CARSON, Calif. - David Beckham was limited to some stretching and kicking drills because of a lingering ankle injury in his first practice Monday since joining the Los Angeles Galaxy.
He is scheduled to make his playing debut Saturday in an exhibition against Chelsea, but Galaxy coach Frank Yallop said the superstar midfielder is day-to-day.
"His ankle is quite swollen," Yallop said. "We're hoping it recovers quickly and he can have some part in the game."
Beckham didn't speak to reporters after practice.
He originally hurt his left ankle playing for England in a European Championship qualifier on June 6 and it flared up again June 17 in his final game with Real Madrid.
Saturday's game, part of the four-team World Series of Football, is sold out and ESPN will televise it live, using 19 cameras to track Beckham.
The Galaxy (3-5-4) will take part Tuesday night in the World Series' opening doubleheader, which Beckham was never penciled in to play.
He smiled and waved to about 1,000 fans who attended the open practice three days after Beckham's confetti-filled introduction at the stadium.
Several of his No. 23 jerseys - L.A.'s hottest fashion trend - were spotted in the stands.
"It's insane," Galaxy defender Quaras Kirk said. "It's like a circus. Obviously, we're not used to it, but it's great."
Ethan Allen of Torrance wore a red Manchester United jersey, Beckham's old team in England.
"Before this season, I could probably count on one hand the number of times I've been to a Galaxy game," he said. "But since Beckham is here, I'm going to support Major League Soccer and I'm going to support the Galaxy as well."
Beckham's new teammates did the bulk of the work in practice while he alternately sat on the field watching, his left ankle taped, and stretched in front of flashing camera lenses.
He wore the same gold jersey and blue shorts as his teammates. His jersey had short sleeves, a switch from the long-sleeved style he prefers.
Youngsters clutching soccer balls and pens shouted "Beckham!" trying to get his attention and an autograph.
"It's going to be interesting to see how he turns the team around," said Brian Caplen of Long Beach, a London native who wore an older Chelsea jersey.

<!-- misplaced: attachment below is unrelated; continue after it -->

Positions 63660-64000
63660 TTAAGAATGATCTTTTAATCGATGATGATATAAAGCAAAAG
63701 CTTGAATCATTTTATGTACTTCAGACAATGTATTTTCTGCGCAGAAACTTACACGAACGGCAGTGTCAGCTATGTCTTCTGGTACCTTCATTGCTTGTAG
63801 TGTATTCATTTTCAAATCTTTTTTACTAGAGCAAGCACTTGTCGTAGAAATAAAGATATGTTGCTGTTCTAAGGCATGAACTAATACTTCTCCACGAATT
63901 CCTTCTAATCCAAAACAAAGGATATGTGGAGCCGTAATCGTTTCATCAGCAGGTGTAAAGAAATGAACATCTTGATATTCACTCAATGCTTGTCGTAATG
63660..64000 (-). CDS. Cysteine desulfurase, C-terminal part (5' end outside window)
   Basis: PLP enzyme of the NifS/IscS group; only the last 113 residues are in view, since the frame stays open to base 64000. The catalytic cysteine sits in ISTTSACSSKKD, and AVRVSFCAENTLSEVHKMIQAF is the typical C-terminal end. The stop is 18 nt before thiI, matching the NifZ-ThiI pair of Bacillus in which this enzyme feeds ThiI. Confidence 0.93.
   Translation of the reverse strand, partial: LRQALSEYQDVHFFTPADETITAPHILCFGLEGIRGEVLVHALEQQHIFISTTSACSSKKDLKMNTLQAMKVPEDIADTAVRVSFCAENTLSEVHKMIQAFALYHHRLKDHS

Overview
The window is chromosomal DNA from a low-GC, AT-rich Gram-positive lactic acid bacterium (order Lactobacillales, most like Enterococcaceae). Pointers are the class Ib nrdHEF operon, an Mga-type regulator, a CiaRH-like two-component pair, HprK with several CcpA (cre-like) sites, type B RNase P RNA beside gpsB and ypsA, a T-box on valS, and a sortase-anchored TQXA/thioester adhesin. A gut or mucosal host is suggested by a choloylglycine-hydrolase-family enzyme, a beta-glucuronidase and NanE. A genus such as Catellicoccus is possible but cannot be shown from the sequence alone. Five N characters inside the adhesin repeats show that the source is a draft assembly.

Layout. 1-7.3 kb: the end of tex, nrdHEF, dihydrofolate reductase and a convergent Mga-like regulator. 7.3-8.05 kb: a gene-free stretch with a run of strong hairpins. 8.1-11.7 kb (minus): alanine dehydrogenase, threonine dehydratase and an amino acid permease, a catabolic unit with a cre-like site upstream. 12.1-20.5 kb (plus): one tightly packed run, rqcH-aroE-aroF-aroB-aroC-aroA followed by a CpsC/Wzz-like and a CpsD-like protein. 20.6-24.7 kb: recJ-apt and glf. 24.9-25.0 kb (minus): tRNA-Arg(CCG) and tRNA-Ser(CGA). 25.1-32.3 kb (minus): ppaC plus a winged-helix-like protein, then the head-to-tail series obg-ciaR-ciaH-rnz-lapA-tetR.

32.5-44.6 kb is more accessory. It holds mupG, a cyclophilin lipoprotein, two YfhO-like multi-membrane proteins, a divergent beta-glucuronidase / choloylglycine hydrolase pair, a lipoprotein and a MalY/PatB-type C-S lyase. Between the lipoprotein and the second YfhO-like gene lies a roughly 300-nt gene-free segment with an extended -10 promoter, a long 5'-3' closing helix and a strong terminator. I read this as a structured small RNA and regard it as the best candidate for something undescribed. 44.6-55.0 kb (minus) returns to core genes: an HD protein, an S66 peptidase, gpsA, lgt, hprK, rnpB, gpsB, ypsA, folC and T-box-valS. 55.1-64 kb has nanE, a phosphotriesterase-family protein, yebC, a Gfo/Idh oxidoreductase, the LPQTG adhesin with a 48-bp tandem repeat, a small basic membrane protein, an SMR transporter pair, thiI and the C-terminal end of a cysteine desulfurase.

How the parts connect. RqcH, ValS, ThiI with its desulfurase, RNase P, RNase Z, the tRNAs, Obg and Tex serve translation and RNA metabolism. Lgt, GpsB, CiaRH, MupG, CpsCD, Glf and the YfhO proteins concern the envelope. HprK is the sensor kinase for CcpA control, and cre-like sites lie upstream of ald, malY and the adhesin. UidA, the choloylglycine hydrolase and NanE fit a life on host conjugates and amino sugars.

"Obviously, he's got the skills but one player does not make a team. I wouldn't say I'm a Galaxy fan, but I'm curious to see how well they do."
So is Landon Donovan, the Galaxy's resident star before Beckham arrived.
"It's not basketball, where one player can make a massive, massive difference," he said. "While David is a very good player, we have to play well to make that work."
Donovan said the team is "grateful" for the onslaught of worldwide attention their new addition has generated.
"It's better than the alternative," he said.
Donovan described Beckham as "a little shy" his first day with the team Friday.
"He's warmed up a lot the last couple days," he said. "He's a great guy. I've heard that from people and now I can confirm it."
Clearly, a feeling out process was under way for Beckham and his teammates, some of whom were taken aback by the screaming fans and horde of journalists - elements absent from typical practices.
"He's used to this kind of hoopla and attention, but we're not," goaltender Joe Cannon said. "But he's been a gentleman, a good guy in the locker room. Anyone that comes in with so much hype surrounding them, you don't feel bad for the guy, but we understand and let him do his thing."
Already, the team has teased Beckham about his famous bending free kicks.
"When we do get a free kick, we joke around, 'Hey, David, let me take this one,"' Cannon said.
Beckham's health is the No. 1 question on the minds of his teammates, fans, sponsors and TV executives.
"He's getting better. He's still not 100 percent," Galaxy general manager Alexi Lalas said. "Yeah, we want him out there. He wants to play. But we have to remind people this is a human and not a robot."
Lalas said it would be up to the team's training staff to decide whether Beckham is able to play Saturday.
"He's chomping at the bit," Donovan said.